Mr. Ivie: The physical product really consists of two parts. There is an instrument that is the size of a large suitcase that is called NESDEP® IU. That is really contraction for two things; NES is the Hebrew word for miracle and DEP is the process of AC Dielectrophoresis, which is the process we use for detecting DNA and RNA. That is the device that a hospital or food distributor or an environmental company might purchase so they can run tests. We also sell test kits that are disposable. Therefore, each test kit is used once. That test kit contains a biochip assembly that is plugged into the machine. That permits the user to run a test, determine whether DNA or RNA is present and then continue on and run additional tests.


CEOCFO: Would the test strip have an agent that would react?

Mr. Ivie: As I said before, what is in the test kit is essentially a biochip. It is about the size of your smallest fingernail and that biochip contains a microfluidic channel; that is a channel that is so small that even the human eye cannot see it. In that channel we have a series of electrodes and carbon nanotubes. Those carbon nanotubes will essentially react with certain kinds of DNA and RNA, depending on how we characterize and functionalize them.


CEOCFO: Would there be something specific in those nanochips, depending on what one is testing?

Mr. Ivie: Yes. All of our instrumentation; our test kits, from a mechanical and electrical point of view are always the same. The difference is that we have robotic equipment that it injects a mixture of carbon nanotubes that are specially characterized for certain bacteria. There are test kits that are used for detecting E. coli. There are test kits that are used for detecting something known as MRSA, which is a deadly bacteria that people often contract that is resistant to antibiotics. There are other test kits that we make for detecting such things as salmonella, listeria and other bacteria.


CEOCFO: How do you help with something like salmonella?

Mr. Ivie: I am old enough to remember my parents picking strawberries in the summer and either canning them or freezing them. That does not happen anymore. You can go to the supermarket any time of the year and buy fresh fruit. The problem is that sometimes that fruit is grown in areas where the hygienic practices are not the same as they are here in the United States and that results in contamination with salmonella or listeria if they are not properly processed. That is why distributors and retail grocery stores are becoming concerned. In the last two years there have been at least two outbreaks. Listeria is a bacterium that even one single bacteria can cause someone with a compromised immune system to die. For example, two years ago there were two separate cases; one in Colorado and another in Indiana, in which I believe at least ten people in each stated died from listeria poisoning as the result of eating contaminated cantaloupes. Therefore, what we try and do is work with food processors and retail supermarkets to test food like that to make sure that those bacteria are not present.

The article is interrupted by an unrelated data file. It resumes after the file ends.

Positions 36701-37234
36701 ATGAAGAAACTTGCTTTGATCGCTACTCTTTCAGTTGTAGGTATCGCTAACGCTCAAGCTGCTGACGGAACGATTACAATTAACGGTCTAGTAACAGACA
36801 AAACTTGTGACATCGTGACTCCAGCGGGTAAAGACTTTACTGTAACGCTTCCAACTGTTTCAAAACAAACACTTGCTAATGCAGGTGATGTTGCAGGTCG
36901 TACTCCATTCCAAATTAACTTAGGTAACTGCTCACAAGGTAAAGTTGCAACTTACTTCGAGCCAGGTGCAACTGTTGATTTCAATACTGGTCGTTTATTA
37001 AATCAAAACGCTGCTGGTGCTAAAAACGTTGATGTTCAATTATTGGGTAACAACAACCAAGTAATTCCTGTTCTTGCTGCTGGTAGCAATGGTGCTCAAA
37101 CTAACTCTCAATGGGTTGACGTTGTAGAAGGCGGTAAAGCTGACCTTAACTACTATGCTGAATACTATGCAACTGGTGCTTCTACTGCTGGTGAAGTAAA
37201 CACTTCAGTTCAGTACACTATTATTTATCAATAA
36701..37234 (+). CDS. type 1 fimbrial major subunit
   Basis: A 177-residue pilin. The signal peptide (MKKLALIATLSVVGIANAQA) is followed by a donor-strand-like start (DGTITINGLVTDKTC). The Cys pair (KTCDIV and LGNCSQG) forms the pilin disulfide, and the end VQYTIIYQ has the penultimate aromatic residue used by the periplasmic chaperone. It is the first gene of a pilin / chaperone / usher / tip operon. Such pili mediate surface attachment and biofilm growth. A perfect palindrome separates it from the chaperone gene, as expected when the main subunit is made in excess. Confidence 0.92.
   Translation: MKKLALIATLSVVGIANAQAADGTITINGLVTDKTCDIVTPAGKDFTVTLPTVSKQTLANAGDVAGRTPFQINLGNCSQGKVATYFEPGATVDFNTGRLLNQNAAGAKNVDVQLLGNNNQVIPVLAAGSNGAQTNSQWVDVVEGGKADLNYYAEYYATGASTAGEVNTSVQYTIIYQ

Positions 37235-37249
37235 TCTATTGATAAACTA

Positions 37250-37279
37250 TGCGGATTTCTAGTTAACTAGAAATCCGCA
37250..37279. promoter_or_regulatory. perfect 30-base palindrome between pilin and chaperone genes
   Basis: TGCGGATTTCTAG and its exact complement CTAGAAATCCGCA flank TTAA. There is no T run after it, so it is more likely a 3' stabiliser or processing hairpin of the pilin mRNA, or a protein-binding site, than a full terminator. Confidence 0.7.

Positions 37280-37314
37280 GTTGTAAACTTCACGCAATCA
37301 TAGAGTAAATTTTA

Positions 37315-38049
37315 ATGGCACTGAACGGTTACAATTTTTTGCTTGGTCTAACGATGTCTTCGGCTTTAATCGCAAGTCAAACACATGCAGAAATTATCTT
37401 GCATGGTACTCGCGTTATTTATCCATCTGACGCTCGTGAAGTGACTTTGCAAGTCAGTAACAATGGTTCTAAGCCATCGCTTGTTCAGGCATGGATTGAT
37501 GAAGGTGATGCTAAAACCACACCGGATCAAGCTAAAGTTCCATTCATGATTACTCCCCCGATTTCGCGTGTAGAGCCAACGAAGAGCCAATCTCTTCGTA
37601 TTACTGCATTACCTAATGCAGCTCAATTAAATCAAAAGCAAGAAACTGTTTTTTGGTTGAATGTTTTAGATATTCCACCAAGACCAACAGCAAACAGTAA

CEOCFO: How are you selling to the different industries? Would you, for example, approach a supermarket chain?

Mr. Ivie: It depends on the market segment. First of all, we have not received our FDA clearance. We are in the process of doing that right now. Once that is complete we would have to work with a distributor. Then that distributor would approach hospital chains. Hospitals are very reticent to deal with individual companies, so they usually deal with distributors. On the supermarket side, we actually have pretty strong relationships with a number of supermarket chains. Therefore, we deal with them directly. On the environmental side we will also deal with customers directly; although when it comes to, say, oil field services, such as with the fracking for example; in those cases we will work with environmental companies who will then in turn work with the fracking companies who are extracting oil.